Kugel’s aim is to show what the interpreted Bible was at this critical period. As we have seen, the habits of interpretation that shaped it had been formed long before, after the return in the sixth century from the Babylonian exile, but they were by now much developed. Both rabbinical and Christian interpretative lore, here reconstructed mostly from apocryphal writings (including the Dead Sea Scrolls), had achieved levels of extraordinary subtlety and freedom.
Much has been written by others, for instance Geza Vermes, in Jesus the Jew (1973) and Scripture and Tradition in Judaism (1961) and Michael Fishbone in Biblical Interpretation in Ancient Israel, about the initial family likeness of Christian and Judaic interpretation. The paths were later to diverge, but Kugel’s conviction that an understanding of the history and tradition of the Bible as one of continuous rewriting is echoed in some modern Christian scholarship, such as that of Brevard Childs, author of Introduction to the Old Testament as Scripture (1979). Kugel argues that to see the Bible in this light is more important than to try to get back to what it originally was or may have been before all the redactions and interpretations began. He has concentrated on a relatively brief period because it is reasonably accessible and because by that time the events of the Pentateuch called for more explanation than they might have done earlier. The world was different: old enemies—Assyria, Chaldea, Babylon, Syria—no longer threatened, and Palestine, like most of the world, was under Roman rule. Social and political institutions, and the language itself, had changed. In 70 CE Jerusalem and the Temple were destroyed, and Judaism was more than ever the religion of a book, its text ever more passionately studied.
Scope for interpretation was increased by the character of the Hebrew language. Not only were the texts (as we saw in the example from the Psalms) lacking in word division and punctuation; they were originally also without vowels. The Hebrew system is based on three basic consonants, and this means that differences of meaning are established by the choice of vowels to go with consonants. Consequently a word stem might be the basis of a noun or a verb, passive or active; according to the vowels supplied it could even signify several different words, which opens playful possibilities for ambiguity or even for punning. Thus the Bible became a “cryptic document,” full of esoteric messages calling for professional decipherers. If necessary, the sage could explain that a word actually concealed or stood for its opposite, so that when Dinah’s brothers speak “deceitfully” or “with guile” to the men of Shechem (Genesis 34:13), it was said that the offensive word really meant “wisely.”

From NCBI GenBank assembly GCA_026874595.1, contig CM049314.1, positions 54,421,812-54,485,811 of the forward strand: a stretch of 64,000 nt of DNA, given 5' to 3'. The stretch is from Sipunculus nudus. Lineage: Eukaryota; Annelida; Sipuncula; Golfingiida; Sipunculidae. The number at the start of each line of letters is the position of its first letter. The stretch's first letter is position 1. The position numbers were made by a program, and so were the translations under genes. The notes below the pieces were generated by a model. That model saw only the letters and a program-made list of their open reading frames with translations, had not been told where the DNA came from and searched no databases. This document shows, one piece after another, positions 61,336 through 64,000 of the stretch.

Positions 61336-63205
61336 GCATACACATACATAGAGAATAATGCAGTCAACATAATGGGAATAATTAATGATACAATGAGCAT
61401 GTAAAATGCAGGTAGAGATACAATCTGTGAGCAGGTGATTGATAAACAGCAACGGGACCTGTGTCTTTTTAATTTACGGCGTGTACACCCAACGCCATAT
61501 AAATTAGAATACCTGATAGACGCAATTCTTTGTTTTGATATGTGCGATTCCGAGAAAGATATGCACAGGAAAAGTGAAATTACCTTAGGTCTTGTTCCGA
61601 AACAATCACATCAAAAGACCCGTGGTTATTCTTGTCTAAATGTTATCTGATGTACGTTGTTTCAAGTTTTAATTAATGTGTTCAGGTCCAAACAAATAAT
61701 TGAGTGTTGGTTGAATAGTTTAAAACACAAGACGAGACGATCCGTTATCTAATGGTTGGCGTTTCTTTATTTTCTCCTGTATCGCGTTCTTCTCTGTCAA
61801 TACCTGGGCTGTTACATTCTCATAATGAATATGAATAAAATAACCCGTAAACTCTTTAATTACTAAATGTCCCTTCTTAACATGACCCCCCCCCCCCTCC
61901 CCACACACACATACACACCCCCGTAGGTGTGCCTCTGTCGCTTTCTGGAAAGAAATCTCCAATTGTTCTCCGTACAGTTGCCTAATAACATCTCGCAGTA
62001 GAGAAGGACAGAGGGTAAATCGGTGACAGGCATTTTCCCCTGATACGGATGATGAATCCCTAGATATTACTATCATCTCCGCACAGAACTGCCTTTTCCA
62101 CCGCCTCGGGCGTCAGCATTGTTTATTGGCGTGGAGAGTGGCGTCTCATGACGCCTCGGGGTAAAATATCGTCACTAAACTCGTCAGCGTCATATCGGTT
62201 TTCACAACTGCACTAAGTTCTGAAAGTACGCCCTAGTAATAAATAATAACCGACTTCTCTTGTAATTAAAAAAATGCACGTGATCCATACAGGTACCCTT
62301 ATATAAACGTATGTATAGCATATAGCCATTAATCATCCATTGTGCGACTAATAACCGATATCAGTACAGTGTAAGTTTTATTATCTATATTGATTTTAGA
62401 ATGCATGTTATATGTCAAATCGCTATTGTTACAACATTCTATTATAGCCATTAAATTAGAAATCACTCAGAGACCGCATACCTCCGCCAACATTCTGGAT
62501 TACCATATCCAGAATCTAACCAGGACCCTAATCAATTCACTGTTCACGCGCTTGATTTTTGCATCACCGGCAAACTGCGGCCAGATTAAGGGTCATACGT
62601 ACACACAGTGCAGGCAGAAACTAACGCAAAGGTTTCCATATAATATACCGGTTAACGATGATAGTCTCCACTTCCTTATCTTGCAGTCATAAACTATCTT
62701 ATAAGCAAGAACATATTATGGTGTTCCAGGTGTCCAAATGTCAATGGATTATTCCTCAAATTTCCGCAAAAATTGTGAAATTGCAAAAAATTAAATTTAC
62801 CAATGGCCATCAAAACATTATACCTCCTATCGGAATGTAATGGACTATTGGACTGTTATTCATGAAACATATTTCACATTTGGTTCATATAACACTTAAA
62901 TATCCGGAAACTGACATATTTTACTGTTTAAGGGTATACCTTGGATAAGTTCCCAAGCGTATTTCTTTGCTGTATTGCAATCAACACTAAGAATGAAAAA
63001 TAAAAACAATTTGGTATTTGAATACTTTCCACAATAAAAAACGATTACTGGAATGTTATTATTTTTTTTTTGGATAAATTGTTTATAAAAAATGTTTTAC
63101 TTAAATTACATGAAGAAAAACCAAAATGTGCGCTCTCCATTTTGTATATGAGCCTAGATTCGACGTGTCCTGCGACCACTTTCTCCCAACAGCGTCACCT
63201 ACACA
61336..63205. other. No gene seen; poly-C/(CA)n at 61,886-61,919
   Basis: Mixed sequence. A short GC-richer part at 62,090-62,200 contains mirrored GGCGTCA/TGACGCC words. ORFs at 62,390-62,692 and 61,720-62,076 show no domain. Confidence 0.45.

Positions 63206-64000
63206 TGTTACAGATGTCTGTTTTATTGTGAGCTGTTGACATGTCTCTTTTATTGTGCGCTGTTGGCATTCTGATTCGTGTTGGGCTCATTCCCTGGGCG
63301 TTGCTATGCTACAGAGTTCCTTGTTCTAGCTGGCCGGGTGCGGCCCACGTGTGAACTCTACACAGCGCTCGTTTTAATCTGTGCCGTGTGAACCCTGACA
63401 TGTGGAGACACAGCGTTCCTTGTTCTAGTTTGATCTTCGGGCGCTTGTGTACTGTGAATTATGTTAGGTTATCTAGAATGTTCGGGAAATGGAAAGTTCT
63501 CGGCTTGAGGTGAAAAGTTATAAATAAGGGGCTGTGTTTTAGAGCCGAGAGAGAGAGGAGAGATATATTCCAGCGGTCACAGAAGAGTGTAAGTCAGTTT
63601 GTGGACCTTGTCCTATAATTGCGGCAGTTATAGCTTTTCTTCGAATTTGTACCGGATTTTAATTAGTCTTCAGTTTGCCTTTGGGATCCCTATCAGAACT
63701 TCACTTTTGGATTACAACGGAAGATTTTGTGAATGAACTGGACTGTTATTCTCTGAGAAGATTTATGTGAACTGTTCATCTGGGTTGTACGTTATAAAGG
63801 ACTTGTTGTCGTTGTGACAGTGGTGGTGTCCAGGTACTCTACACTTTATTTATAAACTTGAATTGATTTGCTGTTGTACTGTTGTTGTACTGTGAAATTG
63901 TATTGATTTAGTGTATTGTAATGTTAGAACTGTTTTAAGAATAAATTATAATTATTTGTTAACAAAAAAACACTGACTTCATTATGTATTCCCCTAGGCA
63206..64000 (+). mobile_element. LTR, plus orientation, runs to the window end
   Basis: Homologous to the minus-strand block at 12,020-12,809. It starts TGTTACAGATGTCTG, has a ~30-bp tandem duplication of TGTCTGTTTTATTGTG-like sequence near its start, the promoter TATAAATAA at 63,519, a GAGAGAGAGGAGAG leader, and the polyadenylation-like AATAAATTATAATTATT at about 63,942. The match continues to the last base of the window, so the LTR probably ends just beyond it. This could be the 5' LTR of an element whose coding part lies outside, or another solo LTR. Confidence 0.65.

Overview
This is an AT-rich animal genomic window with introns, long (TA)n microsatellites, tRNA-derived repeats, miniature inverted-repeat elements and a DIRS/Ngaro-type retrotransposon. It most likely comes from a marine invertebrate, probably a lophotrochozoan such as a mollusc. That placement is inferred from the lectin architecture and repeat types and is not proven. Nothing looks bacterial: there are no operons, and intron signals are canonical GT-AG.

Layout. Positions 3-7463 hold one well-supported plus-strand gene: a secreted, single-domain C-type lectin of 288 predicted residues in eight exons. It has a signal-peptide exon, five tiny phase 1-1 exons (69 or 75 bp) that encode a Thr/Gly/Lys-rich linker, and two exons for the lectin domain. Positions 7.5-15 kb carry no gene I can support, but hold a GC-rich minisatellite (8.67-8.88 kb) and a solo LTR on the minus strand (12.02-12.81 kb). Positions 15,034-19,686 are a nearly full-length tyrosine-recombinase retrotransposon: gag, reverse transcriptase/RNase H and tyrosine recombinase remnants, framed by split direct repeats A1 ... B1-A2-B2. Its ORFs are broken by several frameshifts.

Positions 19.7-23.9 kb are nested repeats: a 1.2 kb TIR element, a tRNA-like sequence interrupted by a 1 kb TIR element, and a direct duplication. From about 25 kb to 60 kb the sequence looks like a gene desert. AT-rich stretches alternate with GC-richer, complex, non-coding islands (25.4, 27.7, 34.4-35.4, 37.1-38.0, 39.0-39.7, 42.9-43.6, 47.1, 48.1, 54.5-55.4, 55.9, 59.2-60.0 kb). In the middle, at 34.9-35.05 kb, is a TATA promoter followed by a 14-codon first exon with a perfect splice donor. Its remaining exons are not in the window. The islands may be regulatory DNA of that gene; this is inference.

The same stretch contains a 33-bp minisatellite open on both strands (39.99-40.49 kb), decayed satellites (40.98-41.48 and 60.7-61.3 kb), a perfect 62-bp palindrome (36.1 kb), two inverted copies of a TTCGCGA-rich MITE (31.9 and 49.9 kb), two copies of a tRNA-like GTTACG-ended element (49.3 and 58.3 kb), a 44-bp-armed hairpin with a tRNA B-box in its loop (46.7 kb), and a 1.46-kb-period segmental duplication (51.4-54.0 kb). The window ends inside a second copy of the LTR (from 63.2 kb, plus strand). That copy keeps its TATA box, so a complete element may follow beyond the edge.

“This assertion,” Kugel comments, “reflects the belief not only that Scripture speaks or can speak, cryptically, but that Scripture’s very nature is such that it would scarcely seek to present Jacob’s sons as a bunch of liars. Something else must have been meant….” In the extreme form of interpretation practiced at Qumran the old texts were applied with minute and fanatical particularity to the situation of the sect. Prophecies concerning earlier enemies of Israel were applied to the Romans, and allusions to the Last Days were found in Scriptures to support the view that those days were imminent, and that the Qumran community were the elect who alone would be saved. The sectaries were extremists, but their method was not essentially different from that of more orthodox contemporary sages.
These sages had taken over the job of the prophets; the word of God no longer came from divinely chosen messengers but from the repository of wisdom represented by Torah, which it was now the sage’s job to explore. He was to do this work on the assumption that the Bible was never wrong, never wasted a detail or a repetition, was completely self-consistent, inerrantly prophetic. Of course this meant, whether or not he recognized the fact, that it accorded with the interpreter’s own assumptions, religious, ethical, or political.
Such an interpreter would maintain that the prophet Obadiah, though he ostensibly speaks of the destruction of Edom, is actually foretelling the fall of Rome, which Edom prefigures. For Christians working in the same tradition, the Crucifixion is prefigured in the sacrifice of Isaac. This matter of prefiguration, as I have already suggested, is especially important in the Christian tradition; Christianity, by extending what was originally a Jewish interpretative stratagem, eventually made the Torah over into a quite different book, since its prime significance was in its array of prefigurations of Christian history and belief.